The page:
Gendering Your Household by Smell

There’s a small body of work on the sociology of smell that deals with gender.  Scents, their cultural meaning, and our experiences of them are culturally mediated processes (here, here, and here).  What women and men ought to smell like is, in some ways, just another of the various ways in which we are all held accountable to recognizable performances of gender.  Controlling one’s own scent is a small part of this process.  And controlling the scent of your home–perhaps in different ways for different spaces within the home–is a piece of gendering our social environments as well.

Yankee Candle stores are always fun.  I generally find myself in one some time in winter or fall when I want my house to smell like I just baked something with apples in it or like a fir tree had an accident in my living room.  Like a great deal of stores dedicated to selling niche home décor, Yankee primarily caters to women.  Desiring your home to smell like “Fluffy Towels,” “Autumn Leaves,” a “Bahama Breeze,” or “Home Sweet Home” is something that many people likely classify as a “feminine” desire (regardless of the gender of the desirer in question).

Like a number of products catering primarily to women, Yankee has developed a “men’s line.”  I’ve always thought that gendering scents has been somewhat ridiculous–that the line between perfume and cologne was less clear than it’s often depicted.  Smells don’t have a gender, do they?

Yankee thinks they do, and if their online catalog of “Man Candles” is representative of people’s candle desires, apparently people agree.  Three of their four scents of “Man Candles” are currently sold out.  Their biggest selling candle scents for men are “2 X 4,” “First Down,” and “Man Town.”  But, if you’re willing to consider a scent that might be framed as a bit less manly, they also have “Riding Mower.”

Read the Man Candle scent descriptions:

  • 2 X 4: “The warm, unmistakable scent of freshly planed wood and sawdust evokes a sense of confidence and quality.”
  • First Down: “Game on! This combination of orange, patchouli, vetiver and leather is as exciting as game day.”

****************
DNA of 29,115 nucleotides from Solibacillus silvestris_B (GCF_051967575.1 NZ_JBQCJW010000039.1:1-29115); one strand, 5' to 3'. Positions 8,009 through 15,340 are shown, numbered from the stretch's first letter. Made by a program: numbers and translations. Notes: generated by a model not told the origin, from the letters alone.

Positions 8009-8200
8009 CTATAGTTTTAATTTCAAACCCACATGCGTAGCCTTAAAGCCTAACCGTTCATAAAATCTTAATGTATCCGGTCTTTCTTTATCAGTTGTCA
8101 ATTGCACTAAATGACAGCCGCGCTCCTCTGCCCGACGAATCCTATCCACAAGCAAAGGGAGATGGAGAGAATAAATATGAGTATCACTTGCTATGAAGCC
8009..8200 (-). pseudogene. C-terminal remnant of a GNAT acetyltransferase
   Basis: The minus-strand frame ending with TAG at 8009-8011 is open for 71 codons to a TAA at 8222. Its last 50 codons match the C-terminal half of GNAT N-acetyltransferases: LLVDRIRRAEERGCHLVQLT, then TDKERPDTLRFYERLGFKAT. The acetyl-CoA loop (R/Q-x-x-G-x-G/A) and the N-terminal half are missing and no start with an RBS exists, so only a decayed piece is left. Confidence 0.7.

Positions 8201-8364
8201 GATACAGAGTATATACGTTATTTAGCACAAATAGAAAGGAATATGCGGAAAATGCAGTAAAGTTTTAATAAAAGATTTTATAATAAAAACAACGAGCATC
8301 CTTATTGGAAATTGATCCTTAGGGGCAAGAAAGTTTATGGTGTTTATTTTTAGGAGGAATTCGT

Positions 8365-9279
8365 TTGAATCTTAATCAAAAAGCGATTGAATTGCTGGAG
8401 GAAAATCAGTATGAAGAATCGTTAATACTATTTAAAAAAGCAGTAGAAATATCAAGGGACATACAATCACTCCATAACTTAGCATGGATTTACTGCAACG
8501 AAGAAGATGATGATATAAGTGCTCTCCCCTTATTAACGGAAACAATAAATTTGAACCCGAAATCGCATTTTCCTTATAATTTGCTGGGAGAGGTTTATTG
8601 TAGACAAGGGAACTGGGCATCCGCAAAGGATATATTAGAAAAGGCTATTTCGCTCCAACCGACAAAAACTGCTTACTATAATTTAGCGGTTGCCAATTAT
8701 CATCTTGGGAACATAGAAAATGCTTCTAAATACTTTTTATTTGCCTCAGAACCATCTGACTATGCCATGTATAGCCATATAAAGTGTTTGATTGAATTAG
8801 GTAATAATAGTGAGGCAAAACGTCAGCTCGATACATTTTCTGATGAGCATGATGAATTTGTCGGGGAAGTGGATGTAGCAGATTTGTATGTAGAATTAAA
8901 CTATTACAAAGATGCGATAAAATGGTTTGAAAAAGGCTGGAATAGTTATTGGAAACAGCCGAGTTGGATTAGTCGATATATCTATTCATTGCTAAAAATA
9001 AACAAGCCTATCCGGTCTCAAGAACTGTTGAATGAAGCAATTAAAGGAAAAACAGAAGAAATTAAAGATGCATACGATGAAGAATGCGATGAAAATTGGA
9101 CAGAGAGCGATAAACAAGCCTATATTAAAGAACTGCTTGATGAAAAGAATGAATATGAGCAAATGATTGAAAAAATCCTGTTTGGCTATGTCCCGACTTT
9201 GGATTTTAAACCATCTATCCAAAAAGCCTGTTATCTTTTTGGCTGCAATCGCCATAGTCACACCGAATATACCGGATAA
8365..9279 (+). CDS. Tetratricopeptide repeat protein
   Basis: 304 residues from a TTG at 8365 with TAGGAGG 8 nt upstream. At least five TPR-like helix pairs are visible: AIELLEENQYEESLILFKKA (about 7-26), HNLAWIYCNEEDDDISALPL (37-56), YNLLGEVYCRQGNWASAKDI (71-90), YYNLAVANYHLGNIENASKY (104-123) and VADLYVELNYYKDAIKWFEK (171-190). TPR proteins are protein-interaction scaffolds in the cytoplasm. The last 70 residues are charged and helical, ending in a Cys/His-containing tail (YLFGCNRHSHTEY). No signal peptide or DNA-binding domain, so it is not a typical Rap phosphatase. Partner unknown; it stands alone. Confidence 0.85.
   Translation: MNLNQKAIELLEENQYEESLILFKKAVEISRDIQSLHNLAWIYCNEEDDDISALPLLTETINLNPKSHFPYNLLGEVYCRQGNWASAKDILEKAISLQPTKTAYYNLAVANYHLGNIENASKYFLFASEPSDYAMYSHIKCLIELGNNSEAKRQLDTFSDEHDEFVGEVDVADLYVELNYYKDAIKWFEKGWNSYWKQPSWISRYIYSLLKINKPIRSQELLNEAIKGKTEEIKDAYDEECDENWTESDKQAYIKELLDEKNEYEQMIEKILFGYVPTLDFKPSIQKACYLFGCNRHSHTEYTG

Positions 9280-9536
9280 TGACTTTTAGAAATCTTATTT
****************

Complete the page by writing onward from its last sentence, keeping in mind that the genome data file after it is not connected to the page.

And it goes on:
• Riding Mower: “Hot sun. Cool breeze. And the intensely summery scent of freshly cut grass.”
  • Man Town: “Escape to the man cave with this masculine blend of spices, woods and musk.”

These candles are difficult to make sense of without a gendered division of household labor or a gendered understanding of “masculine” American men’s leisure activities.  The brief scent descriptions are laden with fantasies of masculine escape and abandon.

In part, this is clearly undertaken out of a desire to broaden Yankee’s market base.  Increasing the numbers of people who might potentially buy candles (or probably more accurately put, for whom candles might be bought), will bring in more revenue.  And yet… it’s an interesting time to introduce this particular line.

What I find interesting about them is the casual assumption that the gender-segregated areas of the home exist in which men might burn something in the Man Candle Collection.  While it might be something to burn in the family room or the kitchen, the line seems to suggest that it’s something to burn in the garage, a den, a study, or a man cave of some kind.

For instance, one woman reviews Man Town in this way:

The scent is new, and I wanted to try it. I recently purchased this scent for his “man cave”. He is now becoming a Yankee fan as I am. I bought this scent thinking he would enjoy it. It was not over powering, or floral etc… a “manly” scent that was even nice for me to smell. I recommend this scent for any area of a home that is visited by men.

She seems to be mocking him for his man cave, but also acknowledges the space and seems to have no serious problem with it.  Some reviewers suggested that Man Town smelled no different from another scent: “Midnight Oasis.”  But, others found it more “subtle.”

Gendered spaces aren’t complete without gendered smells.  The images on the candles also suggest the kinds of things men might be doing while burning the candles, or the smells with which men might feel most “at home.”

The smell of a room is also one small piece of what makes a room feel gendered.  Smoking rooms likely acquired cultural recognition as rooms that smelled “like men” just as boudoirs might have acquired a “feminine” scent in Victorian homes as they were both staging areas in which gendered identities were acted out, “put on,” shed, sprayed, inhaled, lathered, and spritzed.

Finding ways of culturally masculinizing products that have historically been associated with women is a game many feminine product lines play.  Creating masculine body washes, creams, cleansers, body sprays, and more is all part of this process.  Candles just felt a bit different to me.

Thanks to Matthew Braswell for bringing these ridiculous candles to my attention.


5 thoughts on “Gendering Your Household by Smell

    • Identifying the “masculine” scents implicitly frames all their previous scents as “feminine”–even if men were buying them. And yes… pumpkin spice is wonderful. 🙂

  1. This particular blog post, “Gendering Your Household by Smell � Inequality
    by (Interior) Design” was great.

    I’m producing out a replica to present to my buddies.
    Thanks a lot,Marina

  2. Pingback: Gender Politics | My Crash-Test Blog

  3. Pingback: On Vanilla | Lynley Stace

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